This weekend was my a big milestone for me as I head down a new and unknown career path as an artist: my first show!
First of all, I want to start by saying that I am so grateful for my setup/tear-down/booth-babe helpers over the span of the weekend, and all of the pendant-fishing-line-tying/purple-table-cloth-sewing/graphic-design-making help leading up to the main event. And I am so appreciative of the friends and family who came to show their support.
Getting ready was stressful, but seeing the booth all setup was really rewarding. I’ve never seen my work displayed together, all at once like that before. As soon as we were done setting up, I had an overwhelming feeling of pride. I made those! We did that! As my Dad said at the end of setup, “this is the biggest school project you’ve ever done…” to which I responded, “I better get an A.”
But the feelings that followed that initial pride were a bit of a rollercoaster. The first morning was excruciating. People would walk by my booth, smile at me or comment on how beautiful my work was, and keep walking. I felt like I was holding out a tray with my heart on it and I might as well have been saying, “Anyone? Does anyone want a piece of my heart?” It was one of the most vulnerable moments of my life. It was almost like an audition where you put your heart and soul out on the stage and you have no idea whether the director is impressed or suppressing laughter. Rejection was a very real possibility.
After a couple of hours, I had barely made any sales. Thank goodness Navin was there with me to remind me that even when I go to shows, I will often walk around the show first to get my bearings and then go back to the booths where I saw something I wanted to buy. I’m not sure whether that was true in this case, but I love him for saying it and calming me down. And I’m so lucky that several of my loved ones came in those early hours to give me encouraging vibes.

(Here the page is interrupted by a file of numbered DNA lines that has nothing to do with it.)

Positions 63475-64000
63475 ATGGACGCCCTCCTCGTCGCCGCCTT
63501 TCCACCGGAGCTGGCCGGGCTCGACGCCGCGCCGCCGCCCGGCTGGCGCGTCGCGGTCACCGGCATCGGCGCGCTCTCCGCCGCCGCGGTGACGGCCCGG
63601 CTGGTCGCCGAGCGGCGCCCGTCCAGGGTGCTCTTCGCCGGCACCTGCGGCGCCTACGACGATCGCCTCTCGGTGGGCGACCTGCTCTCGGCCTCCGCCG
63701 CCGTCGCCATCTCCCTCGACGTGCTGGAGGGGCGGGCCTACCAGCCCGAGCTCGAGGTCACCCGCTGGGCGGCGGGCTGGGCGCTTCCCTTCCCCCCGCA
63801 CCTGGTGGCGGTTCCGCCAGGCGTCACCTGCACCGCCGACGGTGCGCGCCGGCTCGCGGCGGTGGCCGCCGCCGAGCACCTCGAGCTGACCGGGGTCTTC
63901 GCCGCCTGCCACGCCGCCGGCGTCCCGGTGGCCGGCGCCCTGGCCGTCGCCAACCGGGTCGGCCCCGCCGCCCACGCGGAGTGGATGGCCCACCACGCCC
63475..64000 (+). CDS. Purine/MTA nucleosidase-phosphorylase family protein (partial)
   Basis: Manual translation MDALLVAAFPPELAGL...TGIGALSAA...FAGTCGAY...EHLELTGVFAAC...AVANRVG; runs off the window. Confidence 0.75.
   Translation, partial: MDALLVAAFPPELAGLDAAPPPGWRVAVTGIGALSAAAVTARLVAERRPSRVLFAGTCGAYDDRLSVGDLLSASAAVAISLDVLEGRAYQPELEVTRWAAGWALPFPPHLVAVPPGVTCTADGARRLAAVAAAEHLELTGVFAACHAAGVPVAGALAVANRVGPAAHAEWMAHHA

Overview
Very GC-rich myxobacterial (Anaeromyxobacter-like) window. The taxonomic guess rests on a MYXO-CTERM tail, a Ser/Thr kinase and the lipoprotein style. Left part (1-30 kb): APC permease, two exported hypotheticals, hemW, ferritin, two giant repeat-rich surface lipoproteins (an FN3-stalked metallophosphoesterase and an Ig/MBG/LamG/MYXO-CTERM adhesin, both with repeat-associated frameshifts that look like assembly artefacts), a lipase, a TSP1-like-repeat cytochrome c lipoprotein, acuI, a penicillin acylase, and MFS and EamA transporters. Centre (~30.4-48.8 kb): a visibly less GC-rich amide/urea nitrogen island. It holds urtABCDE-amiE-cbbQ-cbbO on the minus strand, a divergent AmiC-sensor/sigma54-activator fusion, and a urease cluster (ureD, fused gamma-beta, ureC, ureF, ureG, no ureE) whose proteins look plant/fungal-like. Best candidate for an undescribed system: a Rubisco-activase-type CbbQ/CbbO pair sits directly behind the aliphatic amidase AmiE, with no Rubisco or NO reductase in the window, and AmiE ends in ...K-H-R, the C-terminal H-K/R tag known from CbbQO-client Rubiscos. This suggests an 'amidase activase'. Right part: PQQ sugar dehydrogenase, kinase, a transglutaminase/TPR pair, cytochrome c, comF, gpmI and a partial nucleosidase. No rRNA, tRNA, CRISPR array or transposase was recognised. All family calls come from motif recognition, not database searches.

But then something amazing happened. Someone came (pretty much skipping) over to my booth, clearly excited to find me. I didn’t recognize this person. This was not one of my loved ones there to give me a pat on the back or a congratulatory hug. This was someone I didn’t know. She came over to the booth and told me that she had found me online and came to the show ESPECIALLY FOR ME! She complimented me on my work (and my prices) and proceeded to point her finger around my booth… “I’ll take this one… and this one…and my daughter wants this one…” Suddenly, my first real sale was a flurry of activity as my mom and I wrapped up her pieces and rang her up. That one person (okay, let’s call her a fan) made up for the entire morning of vulnerability and doubt. That night, she went on Facebook and wrote an unsolicited review on my page, and commented, staking her claim, on every piece she bought.
The show was in no way a run away success. I didn’t lose money but I didn’t make much either. But I figured out how to display my work. And I think I found my #1 fan. Plus I almost ran out of flyers for custom orders and my upcoming open house, so maybe I found a few more fans too. I also had a bunch of people ask me, unsolicited, if I would be teaching classes and give me their names and contact info so they can sign up when I do.
Overall, it was a great experience. This was a huge leap for me, leaving my career in technology marketing and becoming an artist. I never thought it would be easy, and so far it hasn’t been, but after this past weekend I feel validated and motivated and encouraged.
Thanks to everyone who came out! On to the next one…